Step aside, traditional bridal shower, there’s a new concept in town.
We’ve got a flower-filled way to carry out this most important of bride’s rituals, and we think your besties are going to love it. Inspired by a Kinfolk magazine campaign from a few years back, our flower potluck shower is a great way to bring some creativity, artistry, collaboration and meaning to celebrating your engagement and impending marriage. The best part is, everyone gets a say in the planning. Like any good potluck, each guest brings something for the table, but in this case, we’re talking flowers. They could contribute bunches of peonies, a stack of curly willow, a dozen roses. Every item goes into the “pot,” and every guest uses what’s in the pot to create their design. At the end of the potluck, everyone has a beautiful centerpiece or bouquet to take home. Dreamy, right? Here’s how to plan one:
First, The Invite
Chances are, your guests may have never heard of a flower potluck before–this is your chance to enlighten them in style! Lay out the basics: They’ll need to bring a floral or natural element of some kind. Depending upon the size of your gathering, have them bring 1-2 bunches of flowers or a “bucketful.” You can restrict it to one type of flower, or request that they get the flowers from a specific entity: a local farm or florist or from their own backyard. You can also invite them to contribute branches, vines, fruits or greenery in place of a flower (every good bouquet needs these items!). Ask everyone to bring a container and a pair of scissors.
Location, Location, Location
Where to host your flower potluck is an important consideration, given the fact that you’ll need plenty of space to work. We’ve seen gatherings that take place in the great outdoors, a fitting choice for a nature-based activity, and ones that unfurl inside. You’ll need an extended table or tables that offer everyone lots of room to move and additional space for supplies.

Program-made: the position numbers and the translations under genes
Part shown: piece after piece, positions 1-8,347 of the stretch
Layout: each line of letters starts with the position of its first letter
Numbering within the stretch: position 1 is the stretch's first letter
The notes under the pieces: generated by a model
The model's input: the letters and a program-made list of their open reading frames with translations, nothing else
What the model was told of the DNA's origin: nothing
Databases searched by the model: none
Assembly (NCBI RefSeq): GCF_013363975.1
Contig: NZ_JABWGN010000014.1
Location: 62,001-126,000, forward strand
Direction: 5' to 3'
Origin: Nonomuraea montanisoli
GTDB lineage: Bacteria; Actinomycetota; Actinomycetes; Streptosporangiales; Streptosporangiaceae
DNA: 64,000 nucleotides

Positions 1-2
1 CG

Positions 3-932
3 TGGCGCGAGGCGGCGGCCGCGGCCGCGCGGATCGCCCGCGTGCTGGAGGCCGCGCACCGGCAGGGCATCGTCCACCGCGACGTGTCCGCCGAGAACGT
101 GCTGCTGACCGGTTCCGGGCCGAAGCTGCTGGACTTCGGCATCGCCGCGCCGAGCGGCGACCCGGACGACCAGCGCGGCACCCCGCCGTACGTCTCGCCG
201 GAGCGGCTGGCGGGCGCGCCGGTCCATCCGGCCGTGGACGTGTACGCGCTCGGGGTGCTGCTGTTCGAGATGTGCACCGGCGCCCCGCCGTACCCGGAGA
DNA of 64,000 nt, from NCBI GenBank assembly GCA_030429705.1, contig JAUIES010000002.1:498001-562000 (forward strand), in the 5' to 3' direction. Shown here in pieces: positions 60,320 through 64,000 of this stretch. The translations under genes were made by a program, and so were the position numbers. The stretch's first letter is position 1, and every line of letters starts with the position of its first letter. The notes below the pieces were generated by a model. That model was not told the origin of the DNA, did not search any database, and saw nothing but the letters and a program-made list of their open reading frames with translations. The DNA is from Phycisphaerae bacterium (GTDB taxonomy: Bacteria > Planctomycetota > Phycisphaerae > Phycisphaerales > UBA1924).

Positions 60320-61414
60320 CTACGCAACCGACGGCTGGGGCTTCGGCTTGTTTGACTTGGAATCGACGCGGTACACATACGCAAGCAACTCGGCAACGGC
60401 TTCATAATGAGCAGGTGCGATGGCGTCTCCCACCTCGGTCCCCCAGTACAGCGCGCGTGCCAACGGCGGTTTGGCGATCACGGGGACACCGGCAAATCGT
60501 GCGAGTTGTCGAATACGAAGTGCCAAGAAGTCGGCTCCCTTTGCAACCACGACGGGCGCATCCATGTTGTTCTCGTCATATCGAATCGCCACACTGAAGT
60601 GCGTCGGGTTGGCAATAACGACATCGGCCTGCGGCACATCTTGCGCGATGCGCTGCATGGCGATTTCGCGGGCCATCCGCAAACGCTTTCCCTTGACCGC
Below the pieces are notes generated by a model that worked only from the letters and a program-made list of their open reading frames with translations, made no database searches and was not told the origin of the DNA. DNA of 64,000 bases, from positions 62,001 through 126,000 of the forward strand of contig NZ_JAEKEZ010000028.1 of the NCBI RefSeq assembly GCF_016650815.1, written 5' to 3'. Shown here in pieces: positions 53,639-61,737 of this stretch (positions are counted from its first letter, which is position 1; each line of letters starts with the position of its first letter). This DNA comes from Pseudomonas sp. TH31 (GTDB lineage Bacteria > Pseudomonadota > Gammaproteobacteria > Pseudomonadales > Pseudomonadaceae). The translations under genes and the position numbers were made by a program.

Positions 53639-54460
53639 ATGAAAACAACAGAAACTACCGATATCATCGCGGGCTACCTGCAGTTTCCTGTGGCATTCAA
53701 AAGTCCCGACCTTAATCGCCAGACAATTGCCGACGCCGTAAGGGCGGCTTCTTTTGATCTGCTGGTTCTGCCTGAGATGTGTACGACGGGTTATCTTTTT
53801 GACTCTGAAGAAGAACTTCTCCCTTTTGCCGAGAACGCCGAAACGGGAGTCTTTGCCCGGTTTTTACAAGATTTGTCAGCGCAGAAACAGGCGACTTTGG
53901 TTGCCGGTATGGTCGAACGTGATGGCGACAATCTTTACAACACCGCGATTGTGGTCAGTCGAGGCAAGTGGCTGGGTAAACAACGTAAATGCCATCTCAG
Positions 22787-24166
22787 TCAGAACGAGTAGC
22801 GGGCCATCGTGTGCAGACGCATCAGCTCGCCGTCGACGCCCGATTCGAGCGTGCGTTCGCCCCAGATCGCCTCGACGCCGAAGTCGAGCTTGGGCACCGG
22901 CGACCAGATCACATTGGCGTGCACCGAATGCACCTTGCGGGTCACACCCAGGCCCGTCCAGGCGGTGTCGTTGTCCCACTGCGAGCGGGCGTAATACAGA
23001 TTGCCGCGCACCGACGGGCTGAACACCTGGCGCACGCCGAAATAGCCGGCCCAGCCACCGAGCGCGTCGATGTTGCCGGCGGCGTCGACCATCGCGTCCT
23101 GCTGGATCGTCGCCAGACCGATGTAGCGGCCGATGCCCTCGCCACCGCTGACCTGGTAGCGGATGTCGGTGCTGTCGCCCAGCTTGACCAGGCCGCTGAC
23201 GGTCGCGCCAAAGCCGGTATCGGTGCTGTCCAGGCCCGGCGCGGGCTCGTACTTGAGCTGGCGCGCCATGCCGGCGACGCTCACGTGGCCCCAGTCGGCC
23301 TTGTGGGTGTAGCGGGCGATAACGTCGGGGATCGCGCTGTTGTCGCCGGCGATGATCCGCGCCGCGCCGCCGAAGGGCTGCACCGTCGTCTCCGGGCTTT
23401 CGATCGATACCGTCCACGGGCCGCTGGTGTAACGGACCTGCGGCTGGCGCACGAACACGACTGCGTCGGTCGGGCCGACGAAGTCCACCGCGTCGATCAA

Gather Your Ingredients
Since this is a potluck, your guests will be bringing flowers and other natural elements, but you should have some on hand, too. It’s smart to collect some buckets to hold the cut flowers until you’re ready to use them, as well as a few containers of varying sizes (open pedestal bowls can accommodate a variety of shapes and sizes). Gather up shears and scissors, twine, foam, paper wrap and aprons. It’s helpful to have flower descriptions and meanings available as well. We’re partial to having descriptions and meanings printed on the table runner where your guests will be working.
As your guests arrive, make it easy for them to drop off their contributions to the potluck. Bins of water near the entry can be easily transported to the work station. Most potlucks are guided by a florist who goes over a few different floral styles and the basic principles of floral design at the outset. Then, everybody digs in and works at their own pace, producing arrangements that may use the same flowers but reflect a range of visions. Its an upbeat, collaborative effort with beautiful results.
Don’t Forget The Extras!
Your flower potluck can segue right into brunch or dinner, whether you go farm-to-table outside or keep it indoors. This is the kind of event that benefits from other fun, festive touches (think donut or mimosa bars, a sundae-making station and a photo booth). We love the idea of serving a signature drink that utilizes florals like a lavender lemonade. The eventual designs can be used to decorate your potluck’s dining tables, or you can donate them to local institutions, or you can let each guest take theirs home, proof of a time well spent.